Indexation still applies to much non-departmental (or Crown) spending. In particular, welfare benefits are adjusted annually for inflation, superannuation payments are indexed to the average wage, and health and education spending are automatically adjusted for demographic changes.

The nominal value of the majority of all other spending is assumed, for forecast purposes, to remain constant over the forecast period. A specific policy decision of the government is required to change the amount spent on non-indexed outputs. Any such increases must be traded off against other new expenditure priorities, and form part of the annual budget negotiations.

A dual budget process has developed. As part of the Budget Baseline Update, departments can request changes to their three-year forecast budgets (or “baselines”) for formula-driven items, based on changes to demographics, inflation or wage growth as appropriate. Any other spending increases are agreed through the Budget Initiatives process, where increases have to be met from a limited pool of funds allocated for new budget spending, and traded off against spending proposals in all other areas.

In contrast to the previous system the burden of proof is now on the department to demonstrate that it will not be able to deliver services effectively within existing funding levels. In practice this has proved to be a high hurdle. Very few departments have had funding explicitly agreed for price increases, as the general assumption is that departments should be able to make annual efficiency gains that are at least equivalent to the rate of inflation.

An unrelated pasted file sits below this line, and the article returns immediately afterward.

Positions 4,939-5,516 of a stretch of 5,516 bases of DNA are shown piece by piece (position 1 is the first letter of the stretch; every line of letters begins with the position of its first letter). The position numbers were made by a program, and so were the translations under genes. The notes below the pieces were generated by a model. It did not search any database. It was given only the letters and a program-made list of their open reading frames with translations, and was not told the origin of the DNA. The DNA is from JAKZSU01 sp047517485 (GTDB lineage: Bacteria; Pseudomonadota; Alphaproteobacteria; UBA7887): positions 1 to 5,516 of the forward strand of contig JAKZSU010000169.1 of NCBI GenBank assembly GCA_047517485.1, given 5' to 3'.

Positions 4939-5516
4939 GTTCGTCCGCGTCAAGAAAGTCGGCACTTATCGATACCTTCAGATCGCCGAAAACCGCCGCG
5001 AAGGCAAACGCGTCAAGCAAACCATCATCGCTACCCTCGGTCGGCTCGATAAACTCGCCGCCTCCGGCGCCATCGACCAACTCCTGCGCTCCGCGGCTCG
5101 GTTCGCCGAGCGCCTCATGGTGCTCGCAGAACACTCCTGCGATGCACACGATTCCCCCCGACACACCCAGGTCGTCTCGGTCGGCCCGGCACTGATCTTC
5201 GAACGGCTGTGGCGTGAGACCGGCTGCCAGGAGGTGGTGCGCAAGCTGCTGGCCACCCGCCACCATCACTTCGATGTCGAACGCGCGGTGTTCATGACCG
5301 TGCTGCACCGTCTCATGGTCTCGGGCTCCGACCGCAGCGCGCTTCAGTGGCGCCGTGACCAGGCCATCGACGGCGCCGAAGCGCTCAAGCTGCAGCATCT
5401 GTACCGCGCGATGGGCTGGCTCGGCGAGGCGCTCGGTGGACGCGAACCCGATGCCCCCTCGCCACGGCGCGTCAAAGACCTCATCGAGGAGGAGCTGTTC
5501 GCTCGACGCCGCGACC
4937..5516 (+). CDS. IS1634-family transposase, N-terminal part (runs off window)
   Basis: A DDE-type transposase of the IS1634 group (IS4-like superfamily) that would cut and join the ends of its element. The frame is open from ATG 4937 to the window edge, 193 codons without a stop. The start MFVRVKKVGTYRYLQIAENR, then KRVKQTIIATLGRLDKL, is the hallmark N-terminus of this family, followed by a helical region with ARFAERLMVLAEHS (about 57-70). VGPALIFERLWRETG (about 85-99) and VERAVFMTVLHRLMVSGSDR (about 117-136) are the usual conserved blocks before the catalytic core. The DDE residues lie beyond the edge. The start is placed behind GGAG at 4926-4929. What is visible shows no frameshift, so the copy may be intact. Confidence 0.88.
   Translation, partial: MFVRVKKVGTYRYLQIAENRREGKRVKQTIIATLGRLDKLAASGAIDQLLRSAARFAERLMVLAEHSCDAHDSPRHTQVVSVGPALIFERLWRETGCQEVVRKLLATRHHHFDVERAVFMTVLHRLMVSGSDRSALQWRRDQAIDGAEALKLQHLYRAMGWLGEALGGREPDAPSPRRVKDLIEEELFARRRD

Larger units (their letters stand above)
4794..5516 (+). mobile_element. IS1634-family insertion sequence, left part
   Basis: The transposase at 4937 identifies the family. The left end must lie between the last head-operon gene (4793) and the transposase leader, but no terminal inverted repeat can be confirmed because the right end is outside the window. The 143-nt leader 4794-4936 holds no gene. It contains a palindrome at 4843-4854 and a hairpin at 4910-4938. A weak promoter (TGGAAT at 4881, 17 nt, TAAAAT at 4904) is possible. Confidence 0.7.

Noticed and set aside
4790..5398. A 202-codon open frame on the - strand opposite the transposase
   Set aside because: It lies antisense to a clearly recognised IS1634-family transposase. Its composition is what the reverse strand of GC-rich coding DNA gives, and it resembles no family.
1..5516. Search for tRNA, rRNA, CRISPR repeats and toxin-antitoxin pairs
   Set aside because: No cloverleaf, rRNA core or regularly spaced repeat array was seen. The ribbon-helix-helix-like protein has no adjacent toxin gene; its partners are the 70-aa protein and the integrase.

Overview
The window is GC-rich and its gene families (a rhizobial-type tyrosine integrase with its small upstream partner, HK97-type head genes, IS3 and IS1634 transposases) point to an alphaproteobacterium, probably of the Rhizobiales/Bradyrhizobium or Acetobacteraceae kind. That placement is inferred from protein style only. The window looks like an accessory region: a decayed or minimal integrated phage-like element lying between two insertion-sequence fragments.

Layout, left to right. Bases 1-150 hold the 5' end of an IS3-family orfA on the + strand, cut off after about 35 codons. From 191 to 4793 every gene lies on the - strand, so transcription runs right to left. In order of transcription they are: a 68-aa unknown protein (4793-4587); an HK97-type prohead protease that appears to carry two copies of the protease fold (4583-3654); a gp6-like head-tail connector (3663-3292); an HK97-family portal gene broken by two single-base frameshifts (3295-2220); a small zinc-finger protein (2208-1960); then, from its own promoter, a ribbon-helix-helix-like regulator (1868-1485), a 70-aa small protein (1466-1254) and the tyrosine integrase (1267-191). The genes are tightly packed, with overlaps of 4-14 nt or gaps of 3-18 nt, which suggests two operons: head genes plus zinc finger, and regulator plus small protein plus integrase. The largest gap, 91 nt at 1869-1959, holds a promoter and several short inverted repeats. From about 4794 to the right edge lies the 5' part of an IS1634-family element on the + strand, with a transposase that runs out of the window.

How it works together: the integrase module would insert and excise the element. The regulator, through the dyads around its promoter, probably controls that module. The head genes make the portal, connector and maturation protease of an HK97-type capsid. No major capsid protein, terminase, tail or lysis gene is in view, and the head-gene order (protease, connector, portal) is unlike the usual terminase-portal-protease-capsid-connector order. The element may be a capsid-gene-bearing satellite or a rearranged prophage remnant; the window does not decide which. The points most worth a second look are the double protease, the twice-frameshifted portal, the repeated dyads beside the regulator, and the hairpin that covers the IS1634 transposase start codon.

While this is the general position, some departments may have found other ways to respond to input pressures. For example, departments may have responded by redefining their core business more narrowly and bidding for funds for projects that would, in the past, have been carried out within baselines. Similarly, in the case of some large departments (e.g. Police), regular increases in baselines have been agreed, but the budget process hasn’t provided the leverage required where output measurement is imprecise, and it is not clear that additional outputs are being produced.